JUDGING BY the sound and fury from certain quarters directed against the Laura Facey-Cooper sculpture of two nude figures - one male, the other female - recently unveiled at Emancipation Park, could it be that prurience, like beauty, is in the eye of the beholder?
The French expression honi soit qui mal y pense (evil to him who thinks evil) might well apply to the criticisms levelled against the sculpture, criticism so violent that perhaps it disguises a deep, unconscious guilt in the psyche of those who express shock at the sensuality of the figures rather than delight in the symbolism the artist envisioned.
Carved out of eight-foot blocks of Styrofoam from which moulds had to be made for the final bronze casting in Jamaica, a feat in itself, we think that, on any dispassionate and fair judgement, the work is one of splendid craftsmanship and obvious emotional strength. Its design won first place in an open competition and we see no reason to denigrate the opinion of the judges.
If the objection is to nudity per se, we feel obliged to point out that representation of the naked human figure has been an art form since the beginning of time. Cave man drew pictures of naked men and women on the walls of caves. Egyptians decorated their tombs and pyramids with nude figures and the Greeks believed that the undressed human body represented the ultimate concept of perfection. We wonder at the logic of those who saw nothing wrong with mass nude weddings in Jamaica, indeed championed them, but who are now quick to condemn the Facey-Cooper sculpture as obscene.
As a religious symbol, the male nude was used by Michelangelo when he painted his magnificent Adam on the ceiling of the Sistine chapel in Rome, its iconography considerably more explicit than the Emancipation Park male nude. Even a Pope was laughed to scorn when he suggested that Adam should be adorned with a loincloth. Why have so many Jamaican visitors to Rome stood in awe of Michelangelo's masterpiece but refuse to respect the work of a gifted Jamaican artist?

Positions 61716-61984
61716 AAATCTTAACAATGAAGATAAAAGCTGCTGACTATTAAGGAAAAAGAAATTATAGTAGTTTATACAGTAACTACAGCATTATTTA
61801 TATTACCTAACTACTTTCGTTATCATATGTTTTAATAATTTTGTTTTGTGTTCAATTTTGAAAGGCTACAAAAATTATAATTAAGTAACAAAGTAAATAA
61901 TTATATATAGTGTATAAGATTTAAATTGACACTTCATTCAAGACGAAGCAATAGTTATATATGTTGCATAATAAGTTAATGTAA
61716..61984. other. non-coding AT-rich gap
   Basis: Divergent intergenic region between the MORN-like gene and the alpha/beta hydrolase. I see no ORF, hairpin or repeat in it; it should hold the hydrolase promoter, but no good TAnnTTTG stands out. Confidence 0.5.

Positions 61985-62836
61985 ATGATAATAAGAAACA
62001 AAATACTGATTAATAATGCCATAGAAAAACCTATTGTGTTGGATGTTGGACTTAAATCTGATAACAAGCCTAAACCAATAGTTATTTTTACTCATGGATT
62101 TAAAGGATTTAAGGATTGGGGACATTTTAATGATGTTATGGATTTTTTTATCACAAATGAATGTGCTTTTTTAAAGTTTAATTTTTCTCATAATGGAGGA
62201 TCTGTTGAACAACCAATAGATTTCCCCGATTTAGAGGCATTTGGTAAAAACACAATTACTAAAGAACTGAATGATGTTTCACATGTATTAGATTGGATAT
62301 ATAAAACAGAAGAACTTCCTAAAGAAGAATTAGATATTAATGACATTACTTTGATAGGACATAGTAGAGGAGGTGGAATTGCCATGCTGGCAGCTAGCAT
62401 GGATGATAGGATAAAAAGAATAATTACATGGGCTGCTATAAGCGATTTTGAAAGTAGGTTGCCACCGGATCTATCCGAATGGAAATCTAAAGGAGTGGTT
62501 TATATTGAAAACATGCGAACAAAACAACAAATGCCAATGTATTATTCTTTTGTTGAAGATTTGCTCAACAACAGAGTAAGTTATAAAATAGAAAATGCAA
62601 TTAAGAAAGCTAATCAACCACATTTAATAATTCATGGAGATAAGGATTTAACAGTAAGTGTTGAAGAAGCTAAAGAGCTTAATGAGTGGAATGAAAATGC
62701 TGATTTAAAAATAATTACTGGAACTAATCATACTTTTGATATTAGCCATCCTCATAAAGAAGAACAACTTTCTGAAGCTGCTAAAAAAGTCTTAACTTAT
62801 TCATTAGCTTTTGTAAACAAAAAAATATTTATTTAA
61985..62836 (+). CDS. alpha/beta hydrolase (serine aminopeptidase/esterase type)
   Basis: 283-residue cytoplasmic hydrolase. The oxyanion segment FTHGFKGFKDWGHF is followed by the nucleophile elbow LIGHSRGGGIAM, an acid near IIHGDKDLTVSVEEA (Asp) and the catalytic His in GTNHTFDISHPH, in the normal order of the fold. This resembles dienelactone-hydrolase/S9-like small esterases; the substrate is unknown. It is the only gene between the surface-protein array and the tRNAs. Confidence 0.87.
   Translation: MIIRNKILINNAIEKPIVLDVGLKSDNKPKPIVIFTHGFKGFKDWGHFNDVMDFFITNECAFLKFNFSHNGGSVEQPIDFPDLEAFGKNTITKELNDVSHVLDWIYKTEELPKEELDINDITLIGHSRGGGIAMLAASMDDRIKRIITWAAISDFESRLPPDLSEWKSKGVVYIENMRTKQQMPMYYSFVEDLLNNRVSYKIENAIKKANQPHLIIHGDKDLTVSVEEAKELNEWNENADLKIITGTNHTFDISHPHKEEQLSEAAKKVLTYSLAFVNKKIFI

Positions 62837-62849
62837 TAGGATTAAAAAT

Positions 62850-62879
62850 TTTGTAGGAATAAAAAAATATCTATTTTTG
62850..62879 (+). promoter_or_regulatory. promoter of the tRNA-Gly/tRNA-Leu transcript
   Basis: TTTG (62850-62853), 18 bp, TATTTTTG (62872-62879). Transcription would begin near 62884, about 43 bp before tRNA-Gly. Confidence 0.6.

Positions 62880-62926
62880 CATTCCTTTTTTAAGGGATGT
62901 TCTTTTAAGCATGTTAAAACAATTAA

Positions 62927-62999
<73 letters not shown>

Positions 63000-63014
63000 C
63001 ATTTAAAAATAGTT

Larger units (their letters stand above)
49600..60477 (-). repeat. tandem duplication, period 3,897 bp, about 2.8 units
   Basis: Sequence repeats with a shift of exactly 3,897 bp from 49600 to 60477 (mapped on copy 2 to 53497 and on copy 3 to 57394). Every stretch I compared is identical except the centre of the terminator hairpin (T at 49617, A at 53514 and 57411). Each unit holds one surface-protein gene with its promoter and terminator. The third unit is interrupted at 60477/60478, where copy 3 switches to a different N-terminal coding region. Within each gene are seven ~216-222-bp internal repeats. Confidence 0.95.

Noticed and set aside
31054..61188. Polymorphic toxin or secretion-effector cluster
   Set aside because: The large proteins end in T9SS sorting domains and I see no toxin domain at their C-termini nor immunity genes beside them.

The use of nude or semi-nude figures as symbols of nationhood has a long and honourable history. Eugene Delacroix's 'Liberty Guiding the People', painted in 1830 to celebrate the French Revolution, features a bare-breasted peasant woman holding up the Tricolor. The Statue of Liberty, a draped female figure, is the quintessential symbol of American national pride.
In assessing the worth of the Emancipation Park sculpture we hope that over time viewers will find it possible to elevate their eyes to the expression on the faces of the couple, an expression of spiritual yearning and hope which conveys the essential meaning of the monument as a symbol of our emancipation from slavery. In the meantime we urge restraint and more mature reflection on the artistic merits of the work.
THE OPINIONS ON THIS PAGE, EXCEPT FOR THE ABOVE, DO NOT NECESSARILY REFLECT THE VIEWS OF THE GLEANER.